Jad Mubaslat, a masters student at Wright State University, has posted instructions on how to set up a Lightning Network node on the bitcoin test network. While these steps may not be quite as easy to follow as Mubaslat would have you believe, they don’t require any advanced programming skills.
What Is the Lightning Network?
The brainchild of co-creators Joseph Poon and Thaddeus Dryja, Lightning Network is what’s known as a second layer solution to the scaling problem faced by both Bitcoin and Ethereum. If successful, the Lightning Network will allow for potentially billions of transactions per second and at incredibly low fees when compared to today’s high prices.
Lightning network is currently being designed for both Bitcoin and Ethereum (via the Plasma project, also created by Poon). As well, the upcoming OMG network will be tied to the launch of Poon’s Plasma system.
Other Second Layer Projects
Aside from Lightning, there are several other second layer solutions that are either in development or coming out soon, including Raiden for Ethereum and RSK for bitcoin.
In an interview with Bitsonline, RSK CEO Diego Gutiérrez Zaldívar recently said of the two networks:
“The main difference [between RSK and Lightning] is that RSK is targeting on-chain scaling while Lightning is focused on off-chain scaling. We think both scaling solutions are needed and that in practical scenarios off-chain transactions without proper on-chain scaling will be limited to servicing only a few tens of millions of users.”
In simplified terms, second layer solutions such as Lightning Network typically operate by combining many hundreds or thousands of transactions into larger, grouped on-chain transactions. This spreads the cost of each individual transaction as they are not all done on-chain, and also offers the potential increase in speed if the design goals are met.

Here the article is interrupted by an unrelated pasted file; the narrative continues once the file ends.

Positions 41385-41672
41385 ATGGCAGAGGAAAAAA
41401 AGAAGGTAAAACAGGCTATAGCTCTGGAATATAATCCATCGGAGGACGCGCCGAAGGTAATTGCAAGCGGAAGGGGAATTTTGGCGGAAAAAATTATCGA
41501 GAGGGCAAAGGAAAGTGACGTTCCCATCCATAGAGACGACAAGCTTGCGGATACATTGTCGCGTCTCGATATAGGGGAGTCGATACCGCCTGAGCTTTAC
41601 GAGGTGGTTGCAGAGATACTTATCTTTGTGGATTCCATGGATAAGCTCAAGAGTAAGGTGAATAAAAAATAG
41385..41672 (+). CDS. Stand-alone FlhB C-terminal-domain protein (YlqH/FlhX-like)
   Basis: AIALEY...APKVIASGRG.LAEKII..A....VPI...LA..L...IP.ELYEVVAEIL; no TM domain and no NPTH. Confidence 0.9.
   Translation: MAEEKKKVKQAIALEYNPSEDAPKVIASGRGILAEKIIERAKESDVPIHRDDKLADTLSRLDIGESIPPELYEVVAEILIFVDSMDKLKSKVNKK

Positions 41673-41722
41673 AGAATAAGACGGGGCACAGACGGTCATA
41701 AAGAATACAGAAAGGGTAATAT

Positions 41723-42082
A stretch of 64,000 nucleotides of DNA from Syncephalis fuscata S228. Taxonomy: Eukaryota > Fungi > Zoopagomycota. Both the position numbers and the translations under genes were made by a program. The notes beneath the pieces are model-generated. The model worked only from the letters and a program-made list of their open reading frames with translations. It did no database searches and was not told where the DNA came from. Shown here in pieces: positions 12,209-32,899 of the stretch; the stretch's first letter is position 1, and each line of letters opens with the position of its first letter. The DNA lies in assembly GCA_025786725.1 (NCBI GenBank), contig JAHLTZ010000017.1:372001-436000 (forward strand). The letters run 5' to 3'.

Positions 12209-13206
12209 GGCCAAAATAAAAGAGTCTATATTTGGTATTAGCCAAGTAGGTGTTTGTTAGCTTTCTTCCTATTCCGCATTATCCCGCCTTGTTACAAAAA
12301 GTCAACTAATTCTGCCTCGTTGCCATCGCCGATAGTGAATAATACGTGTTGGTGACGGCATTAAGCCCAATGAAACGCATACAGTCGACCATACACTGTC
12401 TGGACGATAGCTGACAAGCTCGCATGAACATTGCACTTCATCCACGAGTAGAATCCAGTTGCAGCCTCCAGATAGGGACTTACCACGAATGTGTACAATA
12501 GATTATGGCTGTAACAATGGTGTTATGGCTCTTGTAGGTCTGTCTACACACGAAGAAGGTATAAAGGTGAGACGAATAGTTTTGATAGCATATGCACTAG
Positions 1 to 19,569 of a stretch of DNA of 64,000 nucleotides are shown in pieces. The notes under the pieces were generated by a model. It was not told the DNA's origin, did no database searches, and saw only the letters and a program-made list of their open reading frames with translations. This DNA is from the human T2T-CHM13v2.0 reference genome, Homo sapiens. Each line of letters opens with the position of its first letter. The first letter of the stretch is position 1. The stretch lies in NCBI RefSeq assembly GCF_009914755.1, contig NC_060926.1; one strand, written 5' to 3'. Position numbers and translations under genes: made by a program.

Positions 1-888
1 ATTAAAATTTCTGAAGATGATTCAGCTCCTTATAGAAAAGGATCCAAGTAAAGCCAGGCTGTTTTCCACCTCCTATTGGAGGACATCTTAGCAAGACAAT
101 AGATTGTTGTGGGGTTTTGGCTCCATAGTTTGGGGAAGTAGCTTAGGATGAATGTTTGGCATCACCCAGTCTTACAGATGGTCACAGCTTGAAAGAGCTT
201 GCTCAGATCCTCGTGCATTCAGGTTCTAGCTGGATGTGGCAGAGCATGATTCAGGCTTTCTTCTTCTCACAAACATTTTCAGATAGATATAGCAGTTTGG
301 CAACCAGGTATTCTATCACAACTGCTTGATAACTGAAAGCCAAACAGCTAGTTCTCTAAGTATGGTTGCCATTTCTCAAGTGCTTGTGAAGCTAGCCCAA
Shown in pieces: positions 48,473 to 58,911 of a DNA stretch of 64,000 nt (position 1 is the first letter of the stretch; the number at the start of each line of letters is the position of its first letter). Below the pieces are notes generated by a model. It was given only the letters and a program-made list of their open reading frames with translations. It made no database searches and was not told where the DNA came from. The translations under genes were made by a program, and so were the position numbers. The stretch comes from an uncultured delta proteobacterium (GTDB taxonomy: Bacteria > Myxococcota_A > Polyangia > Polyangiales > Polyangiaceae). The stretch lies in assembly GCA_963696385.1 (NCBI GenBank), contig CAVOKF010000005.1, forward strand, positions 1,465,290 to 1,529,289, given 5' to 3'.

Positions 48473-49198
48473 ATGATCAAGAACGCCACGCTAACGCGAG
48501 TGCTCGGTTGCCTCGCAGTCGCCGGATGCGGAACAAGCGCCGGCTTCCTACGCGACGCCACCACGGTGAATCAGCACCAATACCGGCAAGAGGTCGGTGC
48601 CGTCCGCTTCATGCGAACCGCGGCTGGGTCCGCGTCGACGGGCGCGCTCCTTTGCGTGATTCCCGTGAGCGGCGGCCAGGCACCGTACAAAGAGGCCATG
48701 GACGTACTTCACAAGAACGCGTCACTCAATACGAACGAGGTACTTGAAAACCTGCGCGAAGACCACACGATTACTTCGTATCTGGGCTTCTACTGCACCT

Some in the cryptocurrency community have said that while second layer solutions are interesting, they should not be the end-all solution to scaling. Vitalik Buterin has said that blockchains should aim to have all transactions on-chain. Specifically, Buterin suggested using a technical process called sharding to achieve this goal.
Sharding, however, is still currently only theoretical, and likely only exists in the Ethereum Foundation test labs.
Lightning, on the other hand, already has test nodes now, and it’s available for the public to test, review, and check for bugs.
Setting up Your Own Lightning Network Node
To set up your own Lightning node on the Bitcoin test network (meaning it won’t handle real bitcoin, so you can feel free to play around with valueless test bitcoins) you’ll need to install a number of software packages and compile some of the code yourself using command lines.
While some of the options, such as the Zap wallet, offer an intuitive graphical user interface, neatly packaged executables or installers are not yet available for most as the software is still under active development on GitHub.
Once you have the node up and running, guide author Jad Mubslat suggested you try buying a virtual coffee, or some virtual mobile phone minutes from test businesses that exist on the test network.
Lightning Network is designed to not only offer low-cost fees but also to increase transactions speeds from many tens of minutes or hours into mere seconds.
The author of the guide noted that while the software still is not perfect, when it does work it’s very exciting to see the test transactions to go through almost instantly.
Still Not Ready for Prime Time Launch
A lot of work has been done on the software, but it is still not ready for the main chain. When you are handling valuable assets that could be lost due to a technical error, extreme caution must be taken.
So if you are a technically inclined person who is interested in the Lightning Network and have 30 to 60 minutes to spare, give Mubaslat’s guide a look. You can be one of the first people to kick Lightning Network’s tires. Then see for yourself if you think this represents a potential next leap forward for blockchain transaction technology.
What do you think of second layer solutions like Lightning, RSK, and Plasma? Will they be the next evolution, or will on-chain techniques like sharding be the winner? Let us know in the comments below.
Images via YouTube, Pixabay